- When brethren put politics, race, or another issue of lesser importance over Christ and His church
Obviously, there are many more examples. The point is that Satan would love to use the good times or bad times we experience as a church to undermine and harm the work of the Lord. That should not make us paranoid, so paralyzed by fear that we refuse to act, or petrified to make needed changes. It does mean that we must not be ignorant of the fact that he doesn’t want the church to grow or move forward, and he will do what he can to stop it. What is so exciting is that he stands no chance against God. James says, “Submit therefore to God. Resist the devil and he will flee from you” (4:7). Let us never be afraid to “dare and do” for God. We can do great things for Him and keep an eye out for the devil’s schemes.
Misty Ann Weaver made a tragic decision. The Houston-area licensed vocational nurse is charged in the burning death of three people after she started a fire in her six-story office building. Why did she take such horrible measures that resulted in the unnecessary, tragic deaths of these victims? She was apparently behind on an audit for her plastic surgeon boss, and she feared being fired. She just wanted to start a small fire, enough to cause a distraction and buy herself more time. Obviously, she accomplished more than she intended.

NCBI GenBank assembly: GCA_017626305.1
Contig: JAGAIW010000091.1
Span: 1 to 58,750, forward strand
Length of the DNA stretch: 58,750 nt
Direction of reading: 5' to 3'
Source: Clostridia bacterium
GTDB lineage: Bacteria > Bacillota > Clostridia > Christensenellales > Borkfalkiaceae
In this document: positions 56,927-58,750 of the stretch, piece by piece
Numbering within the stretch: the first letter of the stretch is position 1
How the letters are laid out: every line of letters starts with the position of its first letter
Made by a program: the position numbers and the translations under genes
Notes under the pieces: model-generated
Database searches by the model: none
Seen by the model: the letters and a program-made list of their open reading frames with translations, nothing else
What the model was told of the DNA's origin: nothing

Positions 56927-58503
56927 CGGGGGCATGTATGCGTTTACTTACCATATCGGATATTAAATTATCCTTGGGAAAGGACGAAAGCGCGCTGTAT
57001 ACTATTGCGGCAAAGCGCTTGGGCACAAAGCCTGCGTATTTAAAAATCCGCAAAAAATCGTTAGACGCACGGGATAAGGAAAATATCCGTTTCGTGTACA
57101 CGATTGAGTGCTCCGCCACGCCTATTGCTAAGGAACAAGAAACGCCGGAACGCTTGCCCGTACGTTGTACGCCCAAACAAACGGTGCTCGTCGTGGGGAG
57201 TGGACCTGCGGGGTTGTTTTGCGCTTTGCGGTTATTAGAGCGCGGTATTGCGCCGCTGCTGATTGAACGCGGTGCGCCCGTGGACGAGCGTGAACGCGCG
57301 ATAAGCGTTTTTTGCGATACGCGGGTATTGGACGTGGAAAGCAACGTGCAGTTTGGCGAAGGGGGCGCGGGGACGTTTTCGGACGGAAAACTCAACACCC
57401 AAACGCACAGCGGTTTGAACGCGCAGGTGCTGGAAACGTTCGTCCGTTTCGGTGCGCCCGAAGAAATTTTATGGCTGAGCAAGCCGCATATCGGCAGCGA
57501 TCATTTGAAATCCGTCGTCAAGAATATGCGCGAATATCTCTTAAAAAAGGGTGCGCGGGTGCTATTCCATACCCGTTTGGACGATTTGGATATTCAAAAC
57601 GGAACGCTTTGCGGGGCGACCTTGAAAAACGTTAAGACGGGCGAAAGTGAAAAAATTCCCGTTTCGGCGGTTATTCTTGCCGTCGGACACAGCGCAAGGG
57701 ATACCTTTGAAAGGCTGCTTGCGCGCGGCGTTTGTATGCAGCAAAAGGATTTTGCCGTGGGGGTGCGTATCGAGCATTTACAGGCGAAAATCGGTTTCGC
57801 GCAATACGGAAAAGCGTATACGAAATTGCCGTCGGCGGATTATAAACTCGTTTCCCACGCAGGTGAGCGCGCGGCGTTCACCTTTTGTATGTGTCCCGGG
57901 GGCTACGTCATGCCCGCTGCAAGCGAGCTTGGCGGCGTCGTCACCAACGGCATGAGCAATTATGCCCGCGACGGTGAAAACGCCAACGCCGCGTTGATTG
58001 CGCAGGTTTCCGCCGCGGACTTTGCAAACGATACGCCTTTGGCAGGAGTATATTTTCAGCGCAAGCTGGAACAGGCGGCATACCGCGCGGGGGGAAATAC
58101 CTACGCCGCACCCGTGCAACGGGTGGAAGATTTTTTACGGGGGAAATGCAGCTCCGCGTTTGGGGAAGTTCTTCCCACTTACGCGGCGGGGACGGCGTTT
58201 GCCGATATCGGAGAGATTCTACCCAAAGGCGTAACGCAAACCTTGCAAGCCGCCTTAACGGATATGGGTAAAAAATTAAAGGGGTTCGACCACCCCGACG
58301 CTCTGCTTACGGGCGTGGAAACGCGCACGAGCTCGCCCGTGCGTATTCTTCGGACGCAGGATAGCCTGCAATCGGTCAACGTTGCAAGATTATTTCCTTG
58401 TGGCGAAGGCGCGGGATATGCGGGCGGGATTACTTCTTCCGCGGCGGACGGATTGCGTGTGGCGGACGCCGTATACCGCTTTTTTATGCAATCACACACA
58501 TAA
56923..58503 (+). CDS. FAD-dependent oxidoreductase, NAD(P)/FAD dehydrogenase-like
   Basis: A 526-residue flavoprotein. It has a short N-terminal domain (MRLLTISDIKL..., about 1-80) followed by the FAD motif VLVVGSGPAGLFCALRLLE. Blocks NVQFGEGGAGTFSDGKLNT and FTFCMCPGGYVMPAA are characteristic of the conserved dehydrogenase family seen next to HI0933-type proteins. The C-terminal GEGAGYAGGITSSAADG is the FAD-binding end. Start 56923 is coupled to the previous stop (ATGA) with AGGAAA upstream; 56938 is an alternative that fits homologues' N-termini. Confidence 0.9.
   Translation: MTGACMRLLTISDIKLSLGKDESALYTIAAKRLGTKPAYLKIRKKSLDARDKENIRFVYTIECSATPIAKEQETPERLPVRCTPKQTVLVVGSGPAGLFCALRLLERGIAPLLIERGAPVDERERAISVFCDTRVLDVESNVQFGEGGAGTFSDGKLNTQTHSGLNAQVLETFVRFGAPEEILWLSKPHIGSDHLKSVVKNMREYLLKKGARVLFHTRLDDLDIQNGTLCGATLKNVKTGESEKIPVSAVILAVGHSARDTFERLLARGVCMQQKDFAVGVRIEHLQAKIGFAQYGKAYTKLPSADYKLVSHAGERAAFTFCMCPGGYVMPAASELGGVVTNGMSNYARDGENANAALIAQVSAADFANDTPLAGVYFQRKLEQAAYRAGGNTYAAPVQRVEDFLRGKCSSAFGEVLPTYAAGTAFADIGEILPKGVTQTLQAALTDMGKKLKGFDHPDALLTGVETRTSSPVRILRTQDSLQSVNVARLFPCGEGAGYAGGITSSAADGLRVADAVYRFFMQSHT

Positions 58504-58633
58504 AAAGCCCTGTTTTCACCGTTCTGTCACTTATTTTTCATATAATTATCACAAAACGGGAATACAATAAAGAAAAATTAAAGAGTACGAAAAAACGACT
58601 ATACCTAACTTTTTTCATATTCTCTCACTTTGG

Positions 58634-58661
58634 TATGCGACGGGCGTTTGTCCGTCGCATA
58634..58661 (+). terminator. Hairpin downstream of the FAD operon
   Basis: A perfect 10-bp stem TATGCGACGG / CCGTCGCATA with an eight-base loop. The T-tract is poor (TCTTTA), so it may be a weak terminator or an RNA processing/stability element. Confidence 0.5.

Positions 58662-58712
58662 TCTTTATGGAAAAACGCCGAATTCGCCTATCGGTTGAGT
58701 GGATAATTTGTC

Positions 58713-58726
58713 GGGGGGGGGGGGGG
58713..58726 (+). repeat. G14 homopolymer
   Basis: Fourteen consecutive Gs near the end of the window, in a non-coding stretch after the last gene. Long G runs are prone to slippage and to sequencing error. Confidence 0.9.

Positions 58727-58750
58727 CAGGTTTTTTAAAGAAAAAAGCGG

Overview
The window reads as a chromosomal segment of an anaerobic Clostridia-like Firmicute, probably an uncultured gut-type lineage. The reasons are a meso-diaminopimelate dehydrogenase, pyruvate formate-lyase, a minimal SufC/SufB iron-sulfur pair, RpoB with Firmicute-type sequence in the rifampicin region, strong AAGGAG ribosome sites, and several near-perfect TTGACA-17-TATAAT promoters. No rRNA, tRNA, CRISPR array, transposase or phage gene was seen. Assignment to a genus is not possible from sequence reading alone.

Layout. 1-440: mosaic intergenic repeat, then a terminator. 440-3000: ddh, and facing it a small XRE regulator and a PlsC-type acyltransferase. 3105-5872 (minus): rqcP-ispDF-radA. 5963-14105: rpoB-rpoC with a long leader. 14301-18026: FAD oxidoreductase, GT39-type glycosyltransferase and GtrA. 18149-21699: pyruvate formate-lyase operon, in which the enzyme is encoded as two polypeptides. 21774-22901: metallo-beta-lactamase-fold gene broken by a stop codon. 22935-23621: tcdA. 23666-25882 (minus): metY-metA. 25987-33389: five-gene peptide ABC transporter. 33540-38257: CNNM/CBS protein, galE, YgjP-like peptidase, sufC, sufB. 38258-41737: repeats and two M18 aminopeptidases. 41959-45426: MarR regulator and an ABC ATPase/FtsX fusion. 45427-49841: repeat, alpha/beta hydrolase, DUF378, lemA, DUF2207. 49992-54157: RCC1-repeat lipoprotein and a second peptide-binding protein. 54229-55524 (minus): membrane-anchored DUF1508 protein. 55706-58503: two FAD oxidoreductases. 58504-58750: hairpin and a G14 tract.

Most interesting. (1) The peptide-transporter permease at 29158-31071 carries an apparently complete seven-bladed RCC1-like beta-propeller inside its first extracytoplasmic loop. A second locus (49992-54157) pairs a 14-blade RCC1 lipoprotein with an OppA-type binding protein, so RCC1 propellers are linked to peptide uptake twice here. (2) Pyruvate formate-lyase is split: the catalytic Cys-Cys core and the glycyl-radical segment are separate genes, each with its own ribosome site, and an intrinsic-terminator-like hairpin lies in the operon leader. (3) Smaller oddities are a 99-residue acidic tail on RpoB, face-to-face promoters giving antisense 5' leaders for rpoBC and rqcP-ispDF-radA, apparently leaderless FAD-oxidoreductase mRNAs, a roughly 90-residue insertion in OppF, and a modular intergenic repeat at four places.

Ms. Weaver is an extreme example of the tendency to try and avoid consequences by resorting to sin to “cover up” a shortcoming or failure. While few of us will wind up facing three felony murder counts, we are all tempted to “cover up” in this way. When we fail to study for a test, we may resort to cheating to “cover up” that fact. When we have a low self-image, we may resort to gossip or backbiting to “cover up” perceived flaws about ourselves. When we are afraid of negative consequences for not meeting some responsibility or expectation, we may turn to lying to “cover up” that inadequacy. The irony is seen in that the “cover up” inevitably puts us in greater spiritual trouble than before we engaged in it.